Rox: Hip-hop’s obsessionWritten by Martini Rox | | email@example.com
Hip-hop odes to derrières have reached an all-time high. There is so much going on in the world you would think the top stories would not be overshadowed by “confetti reports.” I was wrong, after all this is America. This week Nicki Minaj smashed Miley Cyrus’ “Wrecking Ball” Vevo record with more than 39 million (and counting) views of her latest video, “Anaconda.” The song samples Sir Mix A Lot’s, “Baby Got Back” and the video features Nicki and friends popping glutes like bubbles. It’s catchy and will undoubtedly be as annoying and infectious as other ’90s classics like Wreckx-N-Effect’s “Rump Shaker” and Juvenile’s “Back That Thang Up.”
In the ’90s no one could escape the growing obsession as it eventually spilled over into the otherwise “conscious rapper” territory with A Tribe Called Quest’s “Bonita Applebum” and Mos Def’s “Miss Fat Booty.” I could go on naming songs, but I would literally be running down a booty playlist. Mainstream media would love to believe that Miley Cyrus is responsible for twerking, but that dance goes back decades. Pop culture has become equally obsessed after Jennifer Lopez hit the scene and it continued with Kim Kardashian.
Hip-hop has played a major part in glorifying a woman’s hind assets to the point where legal and illegal injections have become common practice. Artists like Iggy Azalia are manufactured, injected (allegedly) and marketed by men in hip-hop to further push the celebration/obsession of butts. I often wonder, how far will this go? But I have been asking myself that same question since junior high. A series of exercises and padding are featured on nightly infomercials informing women about how to achieve the bum of their dreams.
If you listen to any hip-hop and some top 40 radio stations, within minutes you will hear a song about big butts. If you walk into a night club the party would not be official if the DJ didn’t play a series of hits geared toward or openly talking about a woman’s butt.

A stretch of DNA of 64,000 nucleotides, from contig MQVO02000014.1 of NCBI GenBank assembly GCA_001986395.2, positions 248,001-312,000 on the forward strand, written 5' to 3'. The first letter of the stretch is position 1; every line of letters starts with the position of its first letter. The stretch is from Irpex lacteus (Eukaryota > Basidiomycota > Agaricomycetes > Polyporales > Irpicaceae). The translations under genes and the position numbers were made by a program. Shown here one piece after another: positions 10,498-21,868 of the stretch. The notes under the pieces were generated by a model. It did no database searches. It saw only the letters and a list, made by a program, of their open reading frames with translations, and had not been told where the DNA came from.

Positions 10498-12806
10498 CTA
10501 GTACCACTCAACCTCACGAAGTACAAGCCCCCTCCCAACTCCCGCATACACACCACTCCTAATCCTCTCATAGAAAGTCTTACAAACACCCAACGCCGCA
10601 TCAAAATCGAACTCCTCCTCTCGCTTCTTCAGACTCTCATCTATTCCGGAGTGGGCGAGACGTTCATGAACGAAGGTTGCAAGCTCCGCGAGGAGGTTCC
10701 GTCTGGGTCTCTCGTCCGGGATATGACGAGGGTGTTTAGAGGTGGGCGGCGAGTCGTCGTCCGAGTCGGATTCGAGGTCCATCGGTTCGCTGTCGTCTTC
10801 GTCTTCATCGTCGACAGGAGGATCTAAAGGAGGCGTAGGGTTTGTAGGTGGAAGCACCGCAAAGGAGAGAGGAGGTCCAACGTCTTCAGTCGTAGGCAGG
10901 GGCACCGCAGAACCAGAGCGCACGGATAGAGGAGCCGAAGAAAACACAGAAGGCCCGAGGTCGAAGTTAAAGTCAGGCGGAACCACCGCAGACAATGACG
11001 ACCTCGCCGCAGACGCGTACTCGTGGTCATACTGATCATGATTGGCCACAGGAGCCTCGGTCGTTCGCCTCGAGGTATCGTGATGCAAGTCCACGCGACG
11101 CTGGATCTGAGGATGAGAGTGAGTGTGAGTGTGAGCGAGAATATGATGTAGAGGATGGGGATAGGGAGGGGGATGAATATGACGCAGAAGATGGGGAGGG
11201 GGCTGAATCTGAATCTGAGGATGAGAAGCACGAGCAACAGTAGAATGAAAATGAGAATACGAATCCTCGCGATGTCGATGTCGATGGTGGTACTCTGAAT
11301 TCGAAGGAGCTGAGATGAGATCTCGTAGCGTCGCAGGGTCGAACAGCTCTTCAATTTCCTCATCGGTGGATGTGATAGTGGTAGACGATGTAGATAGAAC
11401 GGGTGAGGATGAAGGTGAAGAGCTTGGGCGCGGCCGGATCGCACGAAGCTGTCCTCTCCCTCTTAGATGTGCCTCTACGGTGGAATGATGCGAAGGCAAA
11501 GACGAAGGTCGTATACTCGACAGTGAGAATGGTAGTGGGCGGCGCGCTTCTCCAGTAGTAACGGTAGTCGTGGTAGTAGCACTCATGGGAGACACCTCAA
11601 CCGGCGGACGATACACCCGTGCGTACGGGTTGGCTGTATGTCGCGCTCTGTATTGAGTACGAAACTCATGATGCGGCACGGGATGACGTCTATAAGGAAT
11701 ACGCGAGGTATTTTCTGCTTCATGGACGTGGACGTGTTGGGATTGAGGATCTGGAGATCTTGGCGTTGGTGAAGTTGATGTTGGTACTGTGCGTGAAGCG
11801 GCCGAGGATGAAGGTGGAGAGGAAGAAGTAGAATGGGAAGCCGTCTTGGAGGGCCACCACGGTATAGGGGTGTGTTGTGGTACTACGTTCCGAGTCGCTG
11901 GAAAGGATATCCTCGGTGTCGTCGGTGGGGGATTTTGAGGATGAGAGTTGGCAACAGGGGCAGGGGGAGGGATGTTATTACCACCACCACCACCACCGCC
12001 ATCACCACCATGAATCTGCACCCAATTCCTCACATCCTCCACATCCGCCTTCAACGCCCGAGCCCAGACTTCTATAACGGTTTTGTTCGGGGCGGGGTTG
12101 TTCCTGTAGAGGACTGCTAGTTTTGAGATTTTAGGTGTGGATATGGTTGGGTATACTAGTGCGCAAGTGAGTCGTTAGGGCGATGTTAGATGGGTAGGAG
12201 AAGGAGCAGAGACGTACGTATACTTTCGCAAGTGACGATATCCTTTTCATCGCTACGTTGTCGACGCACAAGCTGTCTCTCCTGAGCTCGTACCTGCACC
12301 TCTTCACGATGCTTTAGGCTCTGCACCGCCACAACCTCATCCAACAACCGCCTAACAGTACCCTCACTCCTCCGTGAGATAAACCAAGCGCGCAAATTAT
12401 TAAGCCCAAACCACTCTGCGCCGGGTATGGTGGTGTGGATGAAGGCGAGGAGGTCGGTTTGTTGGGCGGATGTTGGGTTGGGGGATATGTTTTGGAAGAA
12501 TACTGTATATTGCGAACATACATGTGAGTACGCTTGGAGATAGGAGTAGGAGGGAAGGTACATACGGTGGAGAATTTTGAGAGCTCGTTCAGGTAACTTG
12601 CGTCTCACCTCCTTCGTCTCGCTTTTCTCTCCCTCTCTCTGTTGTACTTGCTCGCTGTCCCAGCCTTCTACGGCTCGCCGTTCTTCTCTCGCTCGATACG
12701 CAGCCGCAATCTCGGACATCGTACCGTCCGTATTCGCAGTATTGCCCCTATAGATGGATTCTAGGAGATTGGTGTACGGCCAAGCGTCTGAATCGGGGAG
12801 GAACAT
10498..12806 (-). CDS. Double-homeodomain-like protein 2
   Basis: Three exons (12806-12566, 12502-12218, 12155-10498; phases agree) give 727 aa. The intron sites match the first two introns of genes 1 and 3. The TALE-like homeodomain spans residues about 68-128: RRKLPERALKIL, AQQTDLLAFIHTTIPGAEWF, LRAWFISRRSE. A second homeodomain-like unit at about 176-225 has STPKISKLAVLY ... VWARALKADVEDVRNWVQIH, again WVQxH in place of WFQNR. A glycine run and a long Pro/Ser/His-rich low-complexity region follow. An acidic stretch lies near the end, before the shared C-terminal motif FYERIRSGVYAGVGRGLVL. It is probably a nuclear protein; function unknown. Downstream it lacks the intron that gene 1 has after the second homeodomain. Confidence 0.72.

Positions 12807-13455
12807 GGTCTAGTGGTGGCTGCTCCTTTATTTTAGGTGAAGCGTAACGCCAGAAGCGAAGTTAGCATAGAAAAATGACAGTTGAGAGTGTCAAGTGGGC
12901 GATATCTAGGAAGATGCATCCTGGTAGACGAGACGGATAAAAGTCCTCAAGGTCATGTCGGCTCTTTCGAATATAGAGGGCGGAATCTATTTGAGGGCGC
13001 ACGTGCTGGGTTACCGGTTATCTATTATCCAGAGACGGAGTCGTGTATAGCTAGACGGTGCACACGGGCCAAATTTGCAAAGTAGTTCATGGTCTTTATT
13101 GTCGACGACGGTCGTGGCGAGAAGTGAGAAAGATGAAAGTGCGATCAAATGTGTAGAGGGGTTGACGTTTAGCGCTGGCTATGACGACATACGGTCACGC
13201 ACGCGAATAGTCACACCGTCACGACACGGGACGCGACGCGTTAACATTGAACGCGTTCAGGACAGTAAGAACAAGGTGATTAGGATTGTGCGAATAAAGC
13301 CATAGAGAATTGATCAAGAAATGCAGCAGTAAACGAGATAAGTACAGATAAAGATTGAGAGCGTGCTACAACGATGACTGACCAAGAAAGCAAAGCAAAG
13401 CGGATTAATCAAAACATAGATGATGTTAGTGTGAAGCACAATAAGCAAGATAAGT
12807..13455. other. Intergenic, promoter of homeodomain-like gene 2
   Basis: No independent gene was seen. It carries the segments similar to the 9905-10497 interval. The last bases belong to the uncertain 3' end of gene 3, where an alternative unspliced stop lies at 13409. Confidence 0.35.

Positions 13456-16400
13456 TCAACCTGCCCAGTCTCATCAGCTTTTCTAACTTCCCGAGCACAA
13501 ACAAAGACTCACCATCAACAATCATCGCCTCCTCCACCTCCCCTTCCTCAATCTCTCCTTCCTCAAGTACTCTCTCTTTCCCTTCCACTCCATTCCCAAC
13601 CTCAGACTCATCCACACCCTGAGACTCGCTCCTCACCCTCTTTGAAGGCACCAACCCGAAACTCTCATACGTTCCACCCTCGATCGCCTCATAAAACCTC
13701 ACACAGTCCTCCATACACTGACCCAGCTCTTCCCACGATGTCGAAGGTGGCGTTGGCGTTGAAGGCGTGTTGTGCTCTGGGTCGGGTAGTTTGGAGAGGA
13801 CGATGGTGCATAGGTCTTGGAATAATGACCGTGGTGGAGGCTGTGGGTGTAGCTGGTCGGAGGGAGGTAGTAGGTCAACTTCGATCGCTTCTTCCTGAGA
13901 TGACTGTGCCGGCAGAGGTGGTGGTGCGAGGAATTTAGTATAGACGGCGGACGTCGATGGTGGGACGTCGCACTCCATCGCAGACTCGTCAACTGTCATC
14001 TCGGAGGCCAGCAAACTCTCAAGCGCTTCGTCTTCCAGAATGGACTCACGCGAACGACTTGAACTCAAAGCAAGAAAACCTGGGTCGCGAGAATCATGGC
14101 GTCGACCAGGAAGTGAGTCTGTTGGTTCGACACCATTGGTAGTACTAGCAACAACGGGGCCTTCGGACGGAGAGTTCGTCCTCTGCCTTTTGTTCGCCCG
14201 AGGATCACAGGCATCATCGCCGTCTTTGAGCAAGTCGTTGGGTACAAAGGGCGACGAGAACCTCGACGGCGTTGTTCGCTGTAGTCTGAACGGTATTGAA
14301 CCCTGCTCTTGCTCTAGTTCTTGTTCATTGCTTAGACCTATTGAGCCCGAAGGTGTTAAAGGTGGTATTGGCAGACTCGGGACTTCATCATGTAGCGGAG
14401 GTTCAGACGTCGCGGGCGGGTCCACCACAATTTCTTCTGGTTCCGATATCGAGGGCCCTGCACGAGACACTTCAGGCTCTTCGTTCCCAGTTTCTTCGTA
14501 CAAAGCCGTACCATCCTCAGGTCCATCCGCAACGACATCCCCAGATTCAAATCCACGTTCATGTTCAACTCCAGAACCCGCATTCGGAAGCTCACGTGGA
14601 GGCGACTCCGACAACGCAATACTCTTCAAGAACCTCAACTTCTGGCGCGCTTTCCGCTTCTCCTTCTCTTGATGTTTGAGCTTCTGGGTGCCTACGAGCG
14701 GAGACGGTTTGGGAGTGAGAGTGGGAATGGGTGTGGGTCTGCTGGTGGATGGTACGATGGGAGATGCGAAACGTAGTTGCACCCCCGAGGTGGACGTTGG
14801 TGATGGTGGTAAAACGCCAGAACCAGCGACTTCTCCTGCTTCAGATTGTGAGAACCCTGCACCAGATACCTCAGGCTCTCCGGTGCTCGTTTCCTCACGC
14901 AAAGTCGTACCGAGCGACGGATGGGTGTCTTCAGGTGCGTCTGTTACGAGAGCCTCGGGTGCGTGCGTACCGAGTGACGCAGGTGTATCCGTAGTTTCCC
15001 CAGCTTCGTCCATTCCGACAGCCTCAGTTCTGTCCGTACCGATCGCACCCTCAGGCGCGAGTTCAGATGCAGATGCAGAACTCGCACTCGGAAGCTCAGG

What is more puzzling is the fact that it is women who request the songs! I don’t know if it is conditioning or brainwashing or both. It does make me question if this is the only music that will go viral or chart. Will any other subject matter have the opportunity to become a mega hit?
Mainstream urban/pop music has a responsibility to its listeners to provide more. In this time of racial unrest all over the world it is imperative that even our commercial music should invoke questions and change.
I hear about propaganda perpetuating fear in the images we see in the media, but I hear it in the music. Dumbing down a generation by refusing to commercially promote songs with real content. Social movement music such as Marvin Gaye’s “What’s Going On?” Yes, he also made “Sexual Healing,” but that’s all a part of artistic range and balance. Michael Jackson’s “Man in The Mirror,” “Earth Song,” “Black or White,” are just a few of the songs he made to create a musical catalog with artistic balance.
The hip-hop community wants change in the way it is seen and perceived and part of me believes it has to start with the music we choose to make hits. We all have been conditioned to love these catchy tunes with infectious beats without paying attention to the words. Pharrell’s “Happy” showed us what the same formula can do with a great message. I encourage artists to find depth in your music and to be inspired globally.
There is a whole world out there beyond the derrière.
As we continue on…